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Light coming from galaxies that are going away from us is redshifted. Since the energy of a photon is purely dependent on its frequency one may conclude that the energy of these photons decreases. The same light coming from the same star in the same galaxy will be seen to a planet in that galaxy as it "actually" is. So dependent on the relative motion the energy will be seen, differently. How does this not conflict with the conservation of energy? Or the "total" energy of the universe depend on the frame?

I was thinking that the light coming to us is located on a larger range since its period is larger. So the light carries the same energy for both observers. Even if its average energy is smaller total energies are same.

However, I could not convince myself and I think I am making wrong interpretations.

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marked as duplicate by Rob Jeffries, Kyle Kanos, John Rennie, Community Oct 28 '15 at 11:58

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  • $\begingroup$ Even in Newtonian physics energy depends on relative motion. If I am stationary I measure my own kinetic energy to be zero. However if you are moving relative to me at velocity $\mathbf{v}$, in your frame I am moving past you at velocity $-\mathbf{v}$ and therefore you measure my kinetic energy to be $Mv^2/2$. The conservation of energy simply states that in a given inertial frame, energy does not appear from nowhere. Different inertial observers do not have to measure the same energy, however. $\endgroup$ – Mark Mitchison Oct 27 '15 at 23:01
  • $\begingroup$ You are right, but somehow I did not think about this issue like this before. Probably, I am making the mistake by trying to keep the physical quantities constant even if I change the frame. However, I am still confused about energy conservation. $\endgroup$ – A. I. Oct 27 '15 at 23:06
  • $\begingroup$ If we assume no acceleration and we ignore spreading and we ignore time dilation, then it's really pretty simple. If the object is moving towards you the same amount of energy is spread out over a smaller distance over the time that it takes the light to reach you. If it's moving away from you, the energy is spread out over a larger distance. The red or blue shift, (we can assume equal number of photons), is essential to the conservation of energy. I obviously simplified the question quite a bit, to just 2 objects, but I think that's the gist of the answer. $\endgroup$ – userLTK Oct 27 '15 at 23:33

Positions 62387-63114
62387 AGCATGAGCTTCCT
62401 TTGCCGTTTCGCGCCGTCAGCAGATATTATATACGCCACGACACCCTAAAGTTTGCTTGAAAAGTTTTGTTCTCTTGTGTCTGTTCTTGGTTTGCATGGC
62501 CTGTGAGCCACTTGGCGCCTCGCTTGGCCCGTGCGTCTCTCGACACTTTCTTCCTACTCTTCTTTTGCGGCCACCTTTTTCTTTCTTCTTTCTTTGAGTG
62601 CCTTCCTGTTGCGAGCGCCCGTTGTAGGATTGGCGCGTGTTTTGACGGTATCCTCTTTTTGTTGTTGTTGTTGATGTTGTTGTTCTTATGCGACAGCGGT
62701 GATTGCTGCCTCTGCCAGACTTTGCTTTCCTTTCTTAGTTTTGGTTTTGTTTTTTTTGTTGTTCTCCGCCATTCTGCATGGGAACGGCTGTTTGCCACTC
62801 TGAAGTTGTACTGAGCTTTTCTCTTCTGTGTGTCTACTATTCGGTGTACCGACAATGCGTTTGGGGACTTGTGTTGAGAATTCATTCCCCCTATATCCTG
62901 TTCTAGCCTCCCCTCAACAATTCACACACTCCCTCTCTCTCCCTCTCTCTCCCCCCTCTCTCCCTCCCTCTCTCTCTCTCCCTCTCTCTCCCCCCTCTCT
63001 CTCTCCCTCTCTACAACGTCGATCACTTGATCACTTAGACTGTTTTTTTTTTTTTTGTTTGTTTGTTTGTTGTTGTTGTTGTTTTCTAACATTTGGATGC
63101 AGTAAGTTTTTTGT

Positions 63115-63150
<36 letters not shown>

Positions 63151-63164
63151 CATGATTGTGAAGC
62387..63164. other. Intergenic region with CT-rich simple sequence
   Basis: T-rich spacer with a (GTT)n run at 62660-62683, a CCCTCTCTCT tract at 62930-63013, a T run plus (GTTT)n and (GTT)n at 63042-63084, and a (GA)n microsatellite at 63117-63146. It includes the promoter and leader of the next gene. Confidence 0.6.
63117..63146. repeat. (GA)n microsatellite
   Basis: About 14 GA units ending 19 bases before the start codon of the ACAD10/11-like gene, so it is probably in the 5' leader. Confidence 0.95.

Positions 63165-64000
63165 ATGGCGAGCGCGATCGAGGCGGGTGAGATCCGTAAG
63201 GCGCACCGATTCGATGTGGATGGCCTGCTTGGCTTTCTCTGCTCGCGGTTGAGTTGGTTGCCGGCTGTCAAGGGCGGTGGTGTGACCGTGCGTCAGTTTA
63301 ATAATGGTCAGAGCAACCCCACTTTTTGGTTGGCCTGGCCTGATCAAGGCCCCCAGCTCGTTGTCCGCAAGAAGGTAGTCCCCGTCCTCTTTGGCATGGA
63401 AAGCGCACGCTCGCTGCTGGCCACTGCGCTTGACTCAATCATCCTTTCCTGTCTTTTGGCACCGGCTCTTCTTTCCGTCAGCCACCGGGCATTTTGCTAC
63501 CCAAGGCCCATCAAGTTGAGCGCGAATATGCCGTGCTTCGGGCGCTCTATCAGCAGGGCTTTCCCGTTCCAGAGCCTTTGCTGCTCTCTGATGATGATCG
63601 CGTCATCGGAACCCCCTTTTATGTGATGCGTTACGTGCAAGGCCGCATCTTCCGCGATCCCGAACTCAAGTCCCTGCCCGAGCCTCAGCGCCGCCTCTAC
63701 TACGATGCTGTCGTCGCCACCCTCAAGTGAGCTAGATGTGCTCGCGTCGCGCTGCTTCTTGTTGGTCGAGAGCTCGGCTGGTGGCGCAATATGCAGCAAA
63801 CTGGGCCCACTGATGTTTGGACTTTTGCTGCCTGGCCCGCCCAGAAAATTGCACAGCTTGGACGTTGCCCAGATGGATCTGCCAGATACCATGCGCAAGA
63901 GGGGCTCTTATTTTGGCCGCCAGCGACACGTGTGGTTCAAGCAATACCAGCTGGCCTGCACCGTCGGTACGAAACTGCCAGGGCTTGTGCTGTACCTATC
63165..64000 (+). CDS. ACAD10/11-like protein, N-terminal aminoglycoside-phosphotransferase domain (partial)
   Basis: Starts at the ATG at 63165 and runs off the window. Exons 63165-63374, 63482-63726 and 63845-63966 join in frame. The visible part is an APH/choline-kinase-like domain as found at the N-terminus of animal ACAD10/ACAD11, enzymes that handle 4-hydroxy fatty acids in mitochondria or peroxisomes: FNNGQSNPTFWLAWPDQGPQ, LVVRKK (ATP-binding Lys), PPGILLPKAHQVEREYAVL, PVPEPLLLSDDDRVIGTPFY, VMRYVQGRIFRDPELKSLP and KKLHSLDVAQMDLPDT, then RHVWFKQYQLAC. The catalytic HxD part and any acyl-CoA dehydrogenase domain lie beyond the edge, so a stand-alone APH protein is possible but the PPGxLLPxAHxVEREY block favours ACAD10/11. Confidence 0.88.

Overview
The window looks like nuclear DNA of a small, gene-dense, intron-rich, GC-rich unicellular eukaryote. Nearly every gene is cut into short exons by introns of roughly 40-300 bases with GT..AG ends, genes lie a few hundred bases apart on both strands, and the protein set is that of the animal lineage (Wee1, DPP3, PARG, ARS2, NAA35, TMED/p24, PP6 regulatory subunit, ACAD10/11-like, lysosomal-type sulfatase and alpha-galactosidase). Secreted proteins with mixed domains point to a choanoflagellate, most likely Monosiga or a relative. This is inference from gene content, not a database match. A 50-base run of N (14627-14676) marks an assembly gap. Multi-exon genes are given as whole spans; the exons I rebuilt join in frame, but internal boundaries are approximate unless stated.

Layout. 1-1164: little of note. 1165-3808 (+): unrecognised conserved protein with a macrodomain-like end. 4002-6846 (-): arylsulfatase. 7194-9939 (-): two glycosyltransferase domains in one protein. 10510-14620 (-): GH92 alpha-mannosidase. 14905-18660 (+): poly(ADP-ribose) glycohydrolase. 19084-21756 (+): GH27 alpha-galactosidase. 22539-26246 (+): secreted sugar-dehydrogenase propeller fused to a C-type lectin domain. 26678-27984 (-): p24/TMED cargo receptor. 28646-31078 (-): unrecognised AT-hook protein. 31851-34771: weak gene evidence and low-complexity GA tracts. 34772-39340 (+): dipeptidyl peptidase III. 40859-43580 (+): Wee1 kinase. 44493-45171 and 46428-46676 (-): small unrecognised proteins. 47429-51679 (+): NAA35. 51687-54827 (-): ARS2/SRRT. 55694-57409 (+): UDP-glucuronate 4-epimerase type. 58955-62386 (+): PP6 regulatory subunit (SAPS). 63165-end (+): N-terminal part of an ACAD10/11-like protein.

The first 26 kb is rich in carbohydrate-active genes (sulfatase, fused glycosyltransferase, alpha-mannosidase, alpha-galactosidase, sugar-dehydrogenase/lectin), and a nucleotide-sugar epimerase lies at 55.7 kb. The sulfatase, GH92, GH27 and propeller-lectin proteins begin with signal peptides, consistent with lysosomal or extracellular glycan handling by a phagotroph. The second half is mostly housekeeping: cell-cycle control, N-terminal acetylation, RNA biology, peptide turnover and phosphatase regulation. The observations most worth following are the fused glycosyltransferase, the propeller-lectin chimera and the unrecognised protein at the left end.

• $\begingroup$ The total energy of the universe has not been determined observationally, it's therefor not possible to say if energy is actually conserved on the scale of the universe or not. I may well not be. More likely, in my personal opinion, is that total energy is conserved and that we merely don't understand how photons actually interact with the physical vacuum on the scale of the entire universe. $\endgroup$ – CuriousOne Oct 27 '15 at 23:37
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I prefer to look at it based on certain Laws and observations.

  1. The First and second Law of Thermodynamics are true Energy is conserved and the universe is moving towards increasing entropy.
  2. The Hubble constant is accurate and the universe is expanding at an exponential rate given by $a(t) = e^{Ht}$, where the constant $H$ is the Hubble expansion rate and $t$ is time. As in all FLRW spaces, $a(t)$, the scale factor, describes the expansion of physical spatial distances.

  3. Redshift is the displacement of spectral lines toward longer wavelengths (the red end of the spectrum) in radiation from distant galaxies and celestial objects. This is interpreted as a Doppler shift that is proportional to the velocity of recession and thus to distance.

  4. Blueshift a shift toward shorter wavelengths of the spectral lines of a celestial object, caused by the motion of the object toward the observer.

You say -

Light coming from galaxies that are going away from us is redshifted. Since the energy of a photon is purely dependent on its frequency one may conclude that the energy of these photons decreases. The same light coming from the same star in the same galaxy will be seen to a planet in that galaxy as it "actually" is. So dependent on the relative motion the energy will be seen, differently. How does this not conflict with the conservation of energy?

Ok let's say that is true we are experiencing a redshift but at the same time let's consider another observer who is moving at the same speed as our recession speed but towards the photon emitter source he is experiencing a blueshift. Each photon will have redshift and a corresponding blueshift depending on the relative frame of refences{one moving towards and one moving away}. The following picture makes it clearer.

"Dopplerfrequenz" by Charly Whisky 18:20, 27 January 2007 (yyy) - Own work. Licensed under CC BY-SA 3.0 via Commons.

enter image description here

An animation illustrating how the Doppler effect causes a car engine or siren to sound higher in pitch when it is approaching than when it is receding. The pink circles represent sound waves.

The energy from each siren waves doesn't change but depending where you are you will here a higher or lower pitch.

Now on a cosmologic scale the with an exponentially expanding universe with local Hubble horizons and trying to decide if the universe is a closed or open system leads to a cluster of different methods to try and verify the Conservation of energy of the universe. But a good way to think about this is to imagine open local systems exchanging matter and energy with each other across the universe and the sum of their energy diferences will be zero thereby conserving energy.

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